“…It is simply utopian to believe that the present system can be perpetuated indefinitely without great violence….Riots appear to produce little in terms of concrete results and, when you add up the numbers, often do less actual economic damage to large business interests than, for example, blockading the port. They produce a certain spectacle, but so does Jay Z.” 

Thom Nickels
Contributing Editor


Friday, July 6, 2018

City Safari Column: Philadelphia Free Press

    When a friend called and asked if I would like to accompany him to a Phillies-Washington Nationals game at Citizens Park in one of those all-you-can-eat-and drink VIP suites, I OK’d the deal despite the fact that I’m not really a sports fan.
    I like the Phillies from a distance, the same way that somebody might like to look at the ocean without necessarily wanting to swim in it.
   It is true however that once you’ve watched a baseball game in a VIP suite at Citizens Park, it’s nearly impossible to go back to sitting in the stands where there’s no protection from the sun and where the food is not free. My suite, for instance, came equipped with cheese steaks, sauerkraut hot dogs, chips, popcorn, all manner of drink plus brownies and untold varieties of ice cream; the kind of food that makes people happy and fat.
    The hot dogs were the best. As Humphrey Bogart once said, “A hot dog at the game beats roast beef at the Ritz.” This despite the fact that hot dogs contain pigs lips, ears, snouts, intestines and spleens.
   Who doesn’t have an opinion about hot dogs? “I need a little sugar in my bowl and a little hot dog in my roll,” Bessie Smith once quipped. Bill Maher, in a slightly dirtier frame of mind, once offered, “Meat is dirty. I wouldn’t touch a hot dog without a condom on it.”  
   About midway through the game, I decided to move from the interior of the suite to the outer section where there was a balcony seat. The dimming of the sun and the moving in of dark multi layered cumulus clouds with a decidedly El Greco cast turned me into a sky watcher, especially as the feint rumblings of thunder promised a coming downpour.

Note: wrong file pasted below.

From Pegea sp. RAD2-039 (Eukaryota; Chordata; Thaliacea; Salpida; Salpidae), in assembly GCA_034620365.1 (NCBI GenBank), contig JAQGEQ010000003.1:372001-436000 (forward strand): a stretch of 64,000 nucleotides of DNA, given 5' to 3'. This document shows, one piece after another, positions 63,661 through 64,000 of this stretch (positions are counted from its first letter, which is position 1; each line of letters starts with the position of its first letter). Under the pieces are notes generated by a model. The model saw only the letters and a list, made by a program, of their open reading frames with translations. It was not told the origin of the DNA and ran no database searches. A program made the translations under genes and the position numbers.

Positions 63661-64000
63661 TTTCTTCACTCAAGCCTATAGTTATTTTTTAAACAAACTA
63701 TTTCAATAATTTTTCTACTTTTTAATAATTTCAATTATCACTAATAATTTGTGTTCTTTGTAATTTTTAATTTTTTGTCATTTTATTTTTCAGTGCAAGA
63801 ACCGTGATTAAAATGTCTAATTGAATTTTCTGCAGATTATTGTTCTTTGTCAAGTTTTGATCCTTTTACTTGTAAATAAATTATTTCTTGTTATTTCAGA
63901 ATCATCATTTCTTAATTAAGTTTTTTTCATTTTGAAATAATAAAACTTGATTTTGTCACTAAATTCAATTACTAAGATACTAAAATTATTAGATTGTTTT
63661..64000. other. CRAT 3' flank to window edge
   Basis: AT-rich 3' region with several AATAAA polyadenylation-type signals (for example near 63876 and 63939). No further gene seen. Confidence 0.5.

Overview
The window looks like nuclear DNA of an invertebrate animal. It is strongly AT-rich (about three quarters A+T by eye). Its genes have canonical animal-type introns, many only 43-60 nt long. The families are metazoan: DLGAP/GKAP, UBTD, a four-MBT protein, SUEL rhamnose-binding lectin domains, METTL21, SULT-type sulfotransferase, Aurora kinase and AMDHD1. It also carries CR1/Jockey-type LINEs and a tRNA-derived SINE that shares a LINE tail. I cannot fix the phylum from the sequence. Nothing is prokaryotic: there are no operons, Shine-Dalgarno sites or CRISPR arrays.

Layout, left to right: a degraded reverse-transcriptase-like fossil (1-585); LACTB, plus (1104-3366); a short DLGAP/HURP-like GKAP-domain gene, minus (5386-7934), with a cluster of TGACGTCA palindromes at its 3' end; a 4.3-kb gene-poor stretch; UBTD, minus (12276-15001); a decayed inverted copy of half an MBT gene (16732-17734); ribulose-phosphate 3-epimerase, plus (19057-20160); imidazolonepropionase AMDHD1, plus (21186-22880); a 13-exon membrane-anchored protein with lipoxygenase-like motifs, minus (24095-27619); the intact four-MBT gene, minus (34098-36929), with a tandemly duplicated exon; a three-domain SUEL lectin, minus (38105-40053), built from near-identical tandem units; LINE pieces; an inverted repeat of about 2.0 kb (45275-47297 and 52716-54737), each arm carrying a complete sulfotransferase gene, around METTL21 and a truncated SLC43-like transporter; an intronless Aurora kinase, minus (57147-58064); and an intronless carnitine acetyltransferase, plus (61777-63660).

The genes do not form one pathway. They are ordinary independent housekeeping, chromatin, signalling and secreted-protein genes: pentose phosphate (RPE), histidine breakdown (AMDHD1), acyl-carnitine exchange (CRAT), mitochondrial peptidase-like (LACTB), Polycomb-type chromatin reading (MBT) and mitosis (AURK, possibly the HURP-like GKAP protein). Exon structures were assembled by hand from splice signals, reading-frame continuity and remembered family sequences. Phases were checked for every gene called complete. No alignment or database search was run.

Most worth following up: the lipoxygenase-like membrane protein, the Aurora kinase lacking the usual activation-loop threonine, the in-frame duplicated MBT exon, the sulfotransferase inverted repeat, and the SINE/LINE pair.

That’s when I heard what sounded like a military style wake up call, the musical equivalent of “Charge!” 

   A queer little mobile cannon done up like a hot dog in a roll came roaring into the field. People cheered, there was a shooting sound, and before I knew it something was flying high over the field and headed towards me in a furious downward arc. It fell from the sky into the nest of my inner left thigh, hitting with a loud thump and a sensation I can only describe as stinging. The object then bounced off my body and landed under my chair. A man sitting to my right in a separate suite had jumped up and reached over in a futile attempt to intercept the fall.   
     The direct hit was nothing other than a Hot Dog Knighthood.
    “Do you know,” the man to my right said, “that only last week a woman was hit in the eye by one of these hot dogs.”
    But these hot dogs aren’t just any hot dog. They are triple mummy wrapped in a high tech “refrigerated” material and then excessively duct taped over additional internal layers of tin foil and conventional sandwich wrap. Unwrapping one of these things can take anywhere from 10 to 15 minutes (you’ll need a pair of scissors). The wrapping alone gives it the force field of a small bomb when it hits you from the sky.  
   The stricken woman, Kathy McVay, had been sitting behind home plate had suffered a hematoma when the dog from the launcher hit her in the right eye. McVay, who became a media darling for fifteen minutes because of the incident, told a reporter,   "It just came out of nowhere. And hard. And then the next thing I know he shot it in our direction, and bam! It hit me like a ton of bricks. My glasses flew."
   It does happen that quickly, and it does land that hard.
   Luckily my glasses didn’t fly—I only suffered a few white wine spots on my summer kakhais -- but I had to wonder: why me? Later, a Facebook friend joked that the Phillie Phanatic had targeted me because the Phanatic was a Left Progressive and I was a former Left Progressive who walked away from a movement that I no longer recognize.